# Binary Trees missing on hackage

Andrew Wagner wagner.andrew at gmail.com
Mon Dec 1 08:28:27 EST 2008

```Hm, I've been thinking about this this morning as I've gone about my
commute. I could indeed imagine a class like the following that had multiple
implementations like you're talking about:
class Tree t where
drawTree :: t String -> String
flatten :: t a -> [a]
etc. (see

I think that for this to be valuable, though, we would need to show that
there are functions which can take a generic Tree t and do something useful
with it. Still, I suspect there's something there. Maybe I'll take a stab at
it this week sometime.

On Mon, Dec 1, 2008 at 6:24 AM, Andrew Wagner <wagner.andrew at gmail.com>wrote:

> The reasons I've always heard for this is that 1.) It's so easy to define a
> tree and 2.) There are tons of different variations of trees and what you
> can do with them. Not that I 100% agree, just what I've always heard.
>
> On Mon, Dec 1, 2008 at 6:09 AM, Christian Maeder <Christian.Maeder at dfki.de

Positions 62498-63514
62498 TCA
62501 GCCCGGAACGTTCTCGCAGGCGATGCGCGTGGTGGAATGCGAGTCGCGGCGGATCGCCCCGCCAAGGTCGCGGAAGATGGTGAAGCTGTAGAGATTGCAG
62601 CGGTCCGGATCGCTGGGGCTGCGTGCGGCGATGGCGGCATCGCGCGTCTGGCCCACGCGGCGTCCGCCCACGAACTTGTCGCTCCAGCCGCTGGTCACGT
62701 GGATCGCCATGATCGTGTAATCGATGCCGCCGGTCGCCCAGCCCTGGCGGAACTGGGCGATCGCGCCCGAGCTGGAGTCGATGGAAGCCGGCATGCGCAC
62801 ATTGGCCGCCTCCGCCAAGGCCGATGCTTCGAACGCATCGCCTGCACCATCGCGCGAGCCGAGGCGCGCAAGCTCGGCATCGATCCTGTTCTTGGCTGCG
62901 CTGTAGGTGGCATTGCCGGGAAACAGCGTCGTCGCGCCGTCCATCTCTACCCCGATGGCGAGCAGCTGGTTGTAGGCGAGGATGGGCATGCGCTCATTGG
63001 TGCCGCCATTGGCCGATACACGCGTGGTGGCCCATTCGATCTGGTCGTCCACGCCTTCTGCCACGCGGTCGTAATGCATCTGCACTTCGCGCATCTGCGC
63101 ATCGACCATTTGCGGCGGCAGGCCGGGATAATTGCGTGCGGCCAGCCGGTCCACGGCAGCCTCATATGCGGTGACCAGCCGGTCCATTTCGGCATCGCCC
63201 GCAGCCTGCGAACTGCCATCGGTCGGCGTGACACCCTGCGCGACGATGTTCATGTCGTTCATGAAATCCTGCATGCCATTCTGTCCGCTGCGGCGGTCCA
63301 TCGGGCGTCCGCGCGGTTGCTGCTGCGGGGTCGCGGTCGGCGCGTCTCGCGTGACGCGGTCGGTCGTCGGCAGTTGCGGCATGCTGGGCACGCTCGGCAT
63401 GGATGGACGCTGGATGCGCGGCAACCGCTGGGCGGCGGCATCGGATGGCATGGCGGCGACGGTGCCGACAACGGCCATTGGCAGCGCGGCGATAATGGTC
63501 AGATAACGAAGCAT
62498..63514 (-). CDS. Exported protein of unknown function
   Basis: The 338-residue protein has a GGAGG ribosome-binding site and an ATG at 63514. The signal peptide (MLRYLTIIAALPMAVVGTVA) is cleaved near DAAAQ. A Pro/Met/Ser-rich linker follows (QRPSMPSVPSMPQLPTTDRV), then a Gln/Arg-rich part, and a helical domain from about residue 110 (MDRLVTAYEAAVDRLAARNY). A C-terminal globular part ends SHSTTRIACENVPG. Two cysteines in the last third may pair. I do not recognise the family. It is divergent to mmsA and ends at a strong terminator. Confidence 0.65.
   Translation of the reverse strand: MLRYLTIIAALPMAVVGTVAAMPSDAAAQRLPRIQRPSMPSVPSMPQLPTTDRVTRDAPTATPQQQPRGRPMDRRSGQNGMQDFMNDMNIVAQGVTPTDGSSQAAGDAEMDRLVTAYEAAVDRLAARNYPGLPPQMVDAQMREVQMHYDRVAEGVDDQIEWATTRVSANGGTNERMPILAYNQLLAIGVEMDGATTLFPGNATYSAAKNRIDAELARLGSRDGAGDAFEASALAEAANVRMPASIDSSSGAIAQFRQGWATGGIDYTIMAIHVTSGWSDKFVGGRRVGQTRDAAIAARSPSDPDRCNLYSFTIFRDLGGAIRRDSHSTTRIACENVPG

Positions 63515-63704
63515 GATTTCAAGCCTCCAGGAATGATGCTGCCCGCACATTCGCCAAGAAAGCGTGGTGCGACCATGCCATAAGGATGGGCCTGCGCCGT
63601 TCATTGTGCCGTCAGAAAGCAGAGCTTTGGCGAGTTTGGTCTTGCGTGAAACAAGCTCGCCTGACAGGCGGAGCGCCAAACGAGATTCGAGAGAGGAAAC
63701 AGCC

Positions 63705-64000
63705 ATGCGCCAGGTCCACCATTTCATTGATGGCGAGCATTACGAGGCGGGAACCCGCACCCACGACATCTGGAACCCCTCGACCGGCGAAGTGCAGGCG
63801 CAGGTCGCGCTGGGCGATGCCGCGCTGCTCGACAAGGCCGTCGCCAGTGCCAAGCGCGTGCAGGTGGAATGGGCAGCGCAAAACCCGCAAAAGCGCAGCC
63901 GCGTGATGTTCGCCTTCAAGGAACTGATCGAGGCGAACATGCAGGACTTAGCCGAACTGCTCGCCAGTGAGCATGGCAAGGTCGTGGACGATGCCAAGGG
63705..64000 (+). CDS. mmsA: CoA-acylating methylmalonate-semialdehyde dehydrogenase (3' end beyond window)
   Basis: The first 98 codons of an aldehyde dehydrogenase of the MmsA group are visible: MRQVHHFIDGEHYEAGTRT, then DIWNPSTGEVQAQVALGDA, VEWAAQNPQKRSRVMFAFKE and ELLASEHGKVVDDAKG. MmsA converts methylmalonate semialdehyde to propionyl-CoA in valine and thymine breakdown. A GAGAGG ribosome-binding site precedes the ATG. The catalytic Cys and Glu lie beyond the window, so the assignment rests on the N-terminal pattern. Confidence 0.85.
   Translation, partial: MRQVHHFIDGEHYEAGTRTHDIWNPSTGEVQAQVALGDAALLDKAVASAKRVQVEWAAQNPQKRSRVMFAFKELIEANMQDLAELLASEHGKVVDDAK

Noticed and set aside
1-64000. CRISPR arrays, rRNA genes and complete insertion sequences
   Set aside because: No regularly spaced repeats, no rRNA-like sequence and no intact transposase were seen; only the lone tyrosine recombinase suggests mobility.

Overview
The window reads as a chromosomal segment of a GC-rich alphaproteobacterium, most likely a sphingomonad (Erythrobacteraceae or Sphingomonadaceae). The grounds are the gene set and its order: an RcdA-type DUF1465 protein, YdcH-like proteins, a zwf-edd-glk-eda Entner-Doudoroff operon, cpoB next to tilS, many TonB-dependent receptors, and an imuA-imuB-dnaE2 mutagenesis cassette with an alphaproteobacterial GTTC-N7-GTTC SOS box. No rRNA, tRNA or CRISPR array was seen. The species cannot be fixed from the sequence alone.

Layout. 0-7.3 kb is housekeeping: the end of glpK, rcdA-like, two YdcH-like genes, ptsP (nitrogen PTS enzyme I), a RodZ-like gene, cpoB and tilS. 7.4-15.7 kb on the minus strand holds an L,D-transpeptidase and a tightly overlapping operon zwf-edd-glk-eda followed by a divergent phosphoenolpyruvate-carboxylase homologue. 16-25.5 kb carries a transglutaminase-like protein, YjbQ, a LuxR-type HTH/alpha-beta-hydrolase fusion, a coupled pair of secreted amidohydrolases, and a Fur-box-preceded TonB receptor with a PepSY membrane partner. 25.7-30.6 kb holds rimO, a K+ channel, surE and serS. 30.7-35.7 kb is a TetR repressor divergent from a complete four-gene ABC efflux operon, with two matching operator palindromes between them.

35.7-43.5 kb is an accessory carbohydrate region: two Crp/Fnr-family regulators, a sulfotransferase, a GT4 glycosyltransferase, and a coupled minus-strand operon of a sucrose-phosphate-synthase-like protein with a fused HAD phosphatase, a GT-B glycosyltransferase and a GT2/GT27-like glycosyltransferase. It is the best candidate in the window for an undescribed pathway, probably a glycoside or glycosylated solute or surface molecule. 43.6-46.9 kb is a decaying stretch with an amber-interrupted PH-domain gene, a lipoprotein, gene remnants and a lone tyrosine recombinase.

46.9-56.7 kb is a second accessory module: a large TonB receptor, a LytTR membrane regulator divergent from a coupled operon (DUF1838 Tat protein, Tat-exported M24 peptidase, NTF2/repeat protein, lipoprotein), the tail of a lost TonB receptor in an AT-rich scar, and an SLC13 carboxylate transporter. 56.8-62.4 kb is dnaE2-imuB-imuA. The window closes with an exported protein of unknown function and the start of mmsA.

> > wrote:
>
>> Hi,
>>
>> I was surprised that I could not find a "classical" binary tree data
>> structure on hackage, mainly for teaching purposes, like:
>>
>>  data BinTree a = Nil | Node (BinTree a) a (BinTree a)
>>
>> with a couple of utility functions and instances (i.e. in-order
>> traversal).
>>
>> Surely, one may argue, that such a tree can always be defined on the fly
>> when needed, but nobody would argue so for lists or tuples. (Although
>> I've rarely seen someone redefining lists, it is quite common to
>> introduce user-defined products or enumerations.)
>>
>> There are rose trees in Data.Tree and many other variants of trees are
>> conceivable, ie.
>>
>>  data Boom a = Leaf a | Node (Boom a) (Boom a)
>>
>> or a kind of combination:
>>
>>  data BinLeafTree a b =
>>     Leaf b
>>   | Node (BinLeafTree a b) a (BinLeafTree a b)
>>
>> I don't know, why I find the above BinTree most important. I'm not even
>> sure if such a tree could be re-used for Search- or AVL-trees that need
>> strict fields with redundant size or height counters for efficiency
>> reasons.
>>
>> In any case I would find such a data type at least as useful as
>>
>> Who would supply and maintain such a package? Or did I simply not search
>> hard enough?
>>
>> Cheers Christian
>>
>> P.S. I took the (non-empty) "Boom" from the Boom-Hierarchy described in
>> "An Exploration of the Bird-Meertens Formalism" by Roland Backhouse
>> 1988, Groningen
>>
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